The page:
Cats are distinct creatures and have different food or diet requirements. A cat’s dietary requirements vary from that of humans, the basic difference being that a cat is a carnivore (meat-eaters) and humans are omnivores (plant and meat-eaters). A nutritious diet must be maintained to keep a cat happy and healthy. Stock up on some healthy human foods for your cats and turn meal hour into bonding time with your cat.
What and how much should we feed them?
The quantity of food cats should eat depends on their age, size and activity level, however, the average amount to be consumed is 200 calories. It is suggested to feed them only during specific meal hours and not so much in between. A few treats occasionally are always an exception.
There is a high requirement of proteins in their diet as compared to carbohydrates and roughage (fibers). Cats are able to digest a certain amount of fat, and including fat in their diet may even prove beneficial to them.
Lean meat is a great source of protein for your cat. Some other rich sources of proteins are:
- cooked eggs
Be sure to remove any excess amount of fat from the meat before serving it to your cat.
Fibers and carbohydrates:
Fibers and carbohydrates include vegetables, fruits, and whole grains. Fruits and veggies can make for good snacks, and can even help with digestive issues in cats. A small vegetable or cereal addition to their diet occasionally is a smart choice. Some sources of fibers and carbohydrates that cats can snack on are:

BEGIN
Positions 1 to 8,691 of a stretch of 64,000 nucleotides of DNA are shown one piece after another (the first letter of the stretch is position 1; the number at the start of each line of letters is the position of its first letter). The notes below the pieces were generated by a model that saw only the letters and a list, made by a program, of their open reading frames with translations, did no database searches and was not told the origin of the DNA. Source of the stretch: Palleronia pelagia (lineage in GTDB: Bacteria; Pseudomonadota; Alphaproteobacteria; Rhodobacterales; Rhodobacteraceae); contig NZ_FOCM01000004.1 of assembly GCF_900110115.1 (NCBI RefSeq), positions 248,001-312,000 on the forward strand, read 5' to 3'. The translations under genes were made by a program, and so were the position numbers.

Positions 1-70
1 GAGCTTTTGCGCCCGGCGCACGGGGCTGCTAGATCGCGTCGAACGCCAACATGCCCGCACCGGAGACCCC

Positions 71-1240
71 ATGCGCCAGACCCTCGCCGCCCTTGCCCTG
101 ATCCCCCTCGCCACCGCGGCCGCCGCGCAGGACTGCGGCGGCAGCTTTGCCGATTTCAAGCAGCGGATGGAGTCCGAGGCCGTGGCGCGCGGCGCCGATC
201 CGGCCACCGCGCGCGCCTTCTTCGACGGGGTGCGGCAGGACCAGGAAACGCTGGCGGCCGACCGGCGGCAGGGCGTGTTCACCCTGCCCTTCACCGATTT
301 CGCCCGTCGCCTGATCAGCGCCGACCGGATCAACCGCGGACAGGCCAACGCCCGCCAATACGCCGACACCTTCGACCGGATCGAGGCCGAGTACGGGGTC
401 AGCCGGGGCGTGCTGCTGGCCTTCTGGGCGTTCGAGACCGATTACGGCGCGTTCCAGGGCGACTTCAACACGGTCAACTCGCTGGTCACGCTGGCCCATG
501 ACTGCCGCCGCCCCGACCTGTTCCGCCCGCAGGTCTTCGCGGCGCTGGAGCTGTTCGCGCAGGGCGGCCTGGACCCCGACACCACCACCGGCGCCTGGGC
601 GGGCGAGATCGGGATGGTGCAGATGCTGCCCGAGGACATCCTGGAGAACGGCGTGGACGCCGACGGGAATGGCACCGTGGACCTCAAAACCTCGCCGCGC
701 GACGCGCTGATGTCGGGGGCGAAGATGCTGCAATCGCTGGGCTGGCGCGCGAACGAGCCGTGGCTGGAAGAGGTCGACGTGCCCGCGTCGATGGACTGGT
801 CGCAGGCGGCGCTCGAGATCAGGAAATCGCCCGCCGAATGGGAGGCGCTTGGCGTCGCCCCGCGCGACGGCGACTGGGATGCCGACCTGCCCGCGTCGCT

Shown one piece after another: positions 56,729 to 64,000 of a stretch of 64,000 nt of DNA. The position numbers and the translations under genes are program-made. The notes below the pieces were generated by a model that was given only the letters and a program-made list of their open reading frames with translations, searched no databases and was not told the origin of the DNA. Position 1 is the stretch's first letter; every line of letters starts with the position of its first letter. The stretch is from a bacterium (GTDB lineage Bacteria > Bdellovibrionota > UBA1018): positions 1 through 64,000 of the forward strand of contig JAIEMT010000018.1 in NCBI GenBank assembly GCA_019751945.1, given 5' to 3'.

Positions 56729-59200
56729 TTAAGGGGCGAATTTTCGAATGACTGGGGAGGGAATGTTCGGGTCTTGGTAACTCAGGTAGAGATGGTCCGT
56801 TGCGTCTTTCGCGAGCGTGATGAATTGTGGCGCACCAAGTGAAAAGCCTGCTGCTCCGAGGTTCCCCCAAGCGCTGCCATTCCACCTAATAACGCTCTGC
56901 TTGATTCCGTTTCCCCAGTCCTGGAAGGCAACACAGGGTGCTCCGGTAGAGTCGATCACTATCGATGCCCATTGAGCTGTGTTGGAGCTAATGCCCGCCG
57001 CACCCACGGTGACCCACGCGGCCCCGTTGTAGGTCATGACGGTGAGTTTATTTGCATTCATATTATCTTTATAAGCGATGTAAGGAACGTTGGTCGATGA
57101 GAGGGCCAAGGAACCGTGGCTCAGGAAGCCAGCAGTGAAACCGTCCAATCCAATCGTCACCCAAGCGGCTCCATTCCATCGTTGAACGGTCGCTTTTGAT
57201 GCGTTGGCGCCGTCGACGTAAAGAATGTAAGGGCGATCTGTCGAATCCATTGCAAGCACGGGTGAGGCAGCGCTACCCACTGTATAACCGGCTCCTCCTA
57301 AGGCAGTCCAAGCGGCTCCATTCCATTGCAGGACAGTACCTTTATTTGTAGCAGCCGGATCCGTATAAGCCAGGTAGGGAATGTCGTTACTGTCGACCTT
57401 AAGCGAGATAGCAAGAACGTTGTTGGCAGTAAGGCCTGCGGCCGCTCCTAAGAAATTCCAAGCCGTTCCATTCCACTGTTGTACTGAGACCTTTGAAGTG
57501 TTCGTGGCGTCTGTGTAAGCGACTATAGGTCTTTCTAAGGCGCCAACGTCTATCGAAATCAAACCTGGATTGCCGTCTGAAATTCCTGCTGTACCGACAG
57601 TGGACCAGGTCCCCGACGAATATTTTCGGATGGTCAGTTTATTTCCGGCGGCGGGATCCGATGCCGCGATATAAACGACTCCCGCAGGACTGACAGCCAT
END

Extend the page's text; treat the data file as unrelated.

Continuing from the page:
- cooked carrots, broccoli, green beans, asparagus, and squash
- oatmeal (with water)
- brown rice
Excessive amounts should not be fed to cats, as it may do more harm than good.
A healthy and important source of nutrients that can be incorporated in a cat's diet is vitamins. Vitamin A and D are the two most important vitamins that should be included in a cat's diet. These are some of the vitamins that can be fed to cats:
Human Foods to Avoid Feeding Your Cat:
When it comes to your cat, you want to make sure your cat always has the best kind of food. There are, however, a few exceptions.
Any new food should be introduced gradually to your cat's diet. Keep a check on them and see if there is any difference in their digestion. A visit to the vet to chart out a diet plan for the cat is a good idea.